Log in to post a reply
Mar 11, 2020 02:05PM
35 is considered young for breast cancer. Not crazy young like 25, but still young enough that is associated with more aggressive cancer *and* doctors might be more likely to recommend more aggressive treatment.
That said, now we have the technology to know with some level of certainty how aggressive any particular cancer is. So they don't have to treat based on general assumptions, but can catch an aggressive cancer in an older patient and vice versa.
I would second to wait for your oncotype. It's not even a pure question of risk/reward of chemo, chemo is actually less effective for certain types of cancers. The science for avoiding chemo in some cases is really sound - between the lower efficacy and the risks of chemo, there is statistical reduction in overall survival.
I would also just say to not be cavalier about the risks. Some women do very well with chemo and some have permanent side effects. I was lucky not to be in a position to have to decide, but I was pretty cavalier about tamoxifen. I've never ever had serious side effect issues from any kind of medication, including hormonal, and I assumed it would be fine. It turned out that my body will not tolerate it. I'm lucky that I had no permanent side effects. But it's just luck.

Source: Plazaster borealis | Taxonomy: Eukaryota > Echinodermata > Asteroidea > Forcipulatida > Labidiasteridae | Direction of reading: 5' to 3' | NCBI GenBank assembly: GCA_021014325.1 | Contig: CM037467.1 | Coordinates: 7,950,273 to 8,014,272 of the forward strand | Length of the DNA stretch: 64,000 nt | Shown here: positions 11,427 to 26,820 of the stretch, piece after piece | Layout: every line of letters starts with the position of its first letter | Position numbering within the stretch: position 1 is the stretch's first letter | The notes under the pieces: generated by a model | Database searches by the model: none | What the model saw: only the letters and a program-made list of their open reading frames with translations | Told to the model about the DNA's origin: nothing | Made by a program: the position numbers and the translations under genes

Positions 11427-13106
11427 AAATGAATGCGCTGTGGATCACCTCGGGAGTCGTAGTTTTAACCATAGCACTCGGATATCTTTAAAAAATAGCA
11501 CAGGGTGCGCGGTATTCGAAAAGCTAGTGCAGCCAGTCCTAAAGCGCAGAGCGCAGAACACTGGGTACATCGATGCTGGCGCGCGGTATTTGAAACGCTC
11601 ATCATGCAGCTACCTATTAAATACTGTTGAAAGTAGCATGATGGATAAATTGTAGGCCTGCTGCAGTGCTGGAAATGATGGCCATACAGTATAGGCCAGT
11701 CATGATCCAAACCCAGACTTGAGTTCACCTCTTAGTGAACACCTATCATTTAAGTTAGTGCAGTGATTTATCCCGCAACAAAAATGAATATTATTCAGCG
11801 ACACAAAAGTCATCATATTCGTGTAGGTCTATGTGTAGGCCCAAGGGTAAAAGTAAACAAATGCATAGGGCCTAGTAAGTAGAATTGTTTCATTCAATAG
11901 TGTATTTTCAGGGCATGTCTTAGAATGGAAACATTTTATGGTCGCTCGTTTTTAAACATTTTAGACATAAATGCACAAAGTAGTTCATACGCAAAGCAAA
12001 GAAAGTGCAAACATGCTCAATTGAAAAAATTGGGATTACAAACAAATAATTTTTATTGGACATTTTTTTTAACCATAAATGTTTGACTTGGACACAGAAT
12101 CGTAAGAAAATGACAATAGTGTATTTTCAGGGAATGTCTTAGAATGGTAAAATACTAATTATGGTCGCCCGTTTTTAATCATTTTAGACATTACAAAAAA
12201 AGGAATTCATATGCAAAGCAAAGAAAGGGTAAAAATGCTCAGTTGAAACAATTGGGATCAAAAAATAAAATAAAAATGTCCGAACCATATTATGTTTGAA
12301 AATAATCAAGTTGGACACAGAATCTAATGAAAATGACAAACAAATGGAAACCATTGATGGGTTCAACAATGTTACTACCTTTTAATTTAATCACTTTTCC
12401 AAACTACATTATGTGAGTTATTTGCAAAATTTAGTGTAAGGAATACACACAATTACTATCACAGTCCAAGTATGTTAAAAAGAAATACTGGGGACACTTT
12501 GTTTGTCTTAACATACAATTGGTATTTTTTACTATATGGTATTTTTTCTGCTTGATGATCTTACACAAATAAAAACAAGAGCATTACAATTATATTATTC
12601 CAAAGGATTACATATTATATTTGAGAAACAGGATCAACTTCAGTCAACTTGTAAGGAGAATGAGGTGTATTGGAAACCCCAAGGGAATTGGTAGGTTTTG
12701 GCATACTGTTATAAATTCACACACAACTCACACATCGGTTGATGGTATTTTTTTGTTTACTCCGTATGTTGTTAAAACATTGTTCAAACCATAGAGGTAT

So I would not see chemo as a 'better safe than sorry' thing. It's really good medicine but only if it's appropriate for your condition.
That said, the waiting and not knowing is excruciating. At the beginning it felt like so much waiting, and always something more to wait for. Hang in there.
Dx at 39. 1.8cm. Oncotype 9.
9/19/2018, IDC, Right, 1cm, Stage IA, Grade 2, 0/3 nodes, ER+/PR+, HER2-
10/17/2018 Lumpectomy; Lymph node removal
11/1/2018 Tamoxifen pills (Nolvadex, Apo-Tamox, Tamofen, Tamone)
12/2/2018 Whole breast: Breast
12/18/2019 Fareston (toremifene)